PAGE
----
|Source:||The Annals of Iowa, Vol. XII - III Series.|
|Edited by Edgar R. Harlan.
Published by The Historical Department of Iowa.
Des Moines. 1915-1921.
The Editorial Department. Notable Deaths. Pages 473-474.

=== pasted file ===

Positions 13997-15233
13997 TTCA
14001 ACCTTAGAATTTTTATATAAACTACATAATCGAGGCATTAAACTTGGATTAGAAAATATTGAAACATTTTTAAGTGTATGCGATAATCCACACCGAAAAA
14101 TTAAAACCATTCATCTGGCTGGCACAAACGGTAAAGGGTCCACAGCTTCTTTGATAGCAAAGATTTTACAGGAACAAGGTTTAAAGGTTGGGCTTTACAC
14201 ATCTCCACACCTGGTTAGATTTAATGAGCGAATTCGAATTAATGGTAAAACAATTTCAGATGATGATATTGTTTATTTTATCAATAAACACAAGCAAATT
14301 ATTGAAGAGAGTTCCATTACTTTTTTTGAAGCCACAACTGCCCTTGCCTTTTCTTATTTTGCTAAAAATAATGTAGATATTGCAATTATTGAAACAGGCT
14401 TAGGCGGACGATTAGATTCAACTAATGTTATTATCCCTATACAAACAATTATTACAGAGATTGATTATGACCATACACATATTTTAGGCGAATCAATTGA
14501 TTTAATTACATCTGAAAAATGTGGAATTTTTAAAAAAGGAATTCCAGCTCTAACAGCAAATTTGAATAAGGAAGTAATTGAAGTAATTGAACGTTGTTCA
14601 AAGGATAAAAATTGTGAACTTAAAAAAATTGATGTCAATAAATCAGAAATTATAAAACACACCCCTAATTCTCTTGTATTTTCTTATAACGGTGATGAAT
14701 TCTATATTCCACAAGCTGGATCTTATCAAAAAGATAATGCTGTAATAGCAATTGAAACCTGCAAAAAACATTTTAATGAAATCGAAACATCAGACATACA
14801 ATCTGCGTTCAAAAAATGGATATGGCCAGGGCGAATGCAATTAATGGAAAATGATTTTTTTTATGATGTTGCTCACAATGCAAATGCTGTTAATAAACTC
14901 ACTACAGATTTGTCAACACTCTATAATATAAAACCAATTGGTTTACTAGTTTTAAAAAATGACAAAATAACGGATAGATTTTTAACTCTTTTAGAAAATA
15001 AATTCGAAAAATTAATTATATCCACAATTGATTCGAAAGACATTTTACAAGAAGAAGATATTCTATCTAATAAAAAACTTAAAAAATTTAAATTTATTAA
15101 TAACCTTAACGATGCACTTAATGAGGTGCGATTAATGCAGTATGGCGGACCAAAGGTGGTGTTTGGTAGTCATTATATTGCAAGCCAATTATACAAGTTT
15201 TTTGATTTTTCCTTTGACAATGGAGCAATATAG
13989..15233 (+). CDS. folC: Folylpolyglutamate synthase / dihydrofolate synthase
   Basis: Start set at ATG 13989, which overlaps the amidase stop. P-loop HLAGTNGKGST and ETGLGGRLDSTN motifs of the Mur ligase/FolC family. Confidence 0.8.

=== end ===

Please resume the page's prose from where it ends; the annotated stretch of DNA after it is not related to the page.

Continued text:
Bernard Murphy was born at Brookline, Massachusetts, September 24, 1847, and died at Vinton, Iowa, February 28, 1918. He came with his parents to Poweshiek County, Iowa, in 1859, where they located on a farm about four miles south-west of Belle Plaine. He worked on farms in this neighborbood and in the south part of Benton County until 1867 when he went to Vinton and commenced to learn the printer's trade. Remaining there until 1870 he went to Des Moines and was employed by the Clarksons, the proprietors of the State Register, for three years, except for a short time he spent in Denver working on the Rocky Mountain News. In 1874 he assisted in establishing the Trair Clipper, but in 1876 became a partner in the ownership of the Vinton Eagle. In 1886 he became the sole owner of the Eagle, and continued as such until 1913 when his son became part owner with him. For some years he was a member of the city council of Vinton. He was postmaster at Vinton from 1897 to 1901, and state printer from 1901 to 1906. He was an alternate delegate to the Republican national convention at Minneapolis in 1892 and was a presidential elector on the Republican ticket in 1916. He was grand chancellor of the Grand Lodge of Iowa, Knights of Pythias, in 1901 and was representative to the supreme lodge of that order from 1912 until the time of his death. He was untiring in his work for the Iowa College for the Blind at Vinton, and his work for Linnie Hagewood, the blind and deaf girl, the Helen Kellar of Iowa, will long be remembered. His interest in education was such that he was appointed as a member of the Better School Commission. His greatest work, however, was on the editorial page of his paper. In originality and in creative and constructive power he was not excelled by any writer in the state. He took an active part in district and state editorial association meetings, and for years attended them and always gave interest and inspiration by his presence. He was also a well known figure at Republican district and state conventions, where he had a large influence. He had good judgment, good ability, rugged honesty, a sense of humor and a love of his fellow men that made of him a real leader in Iowa.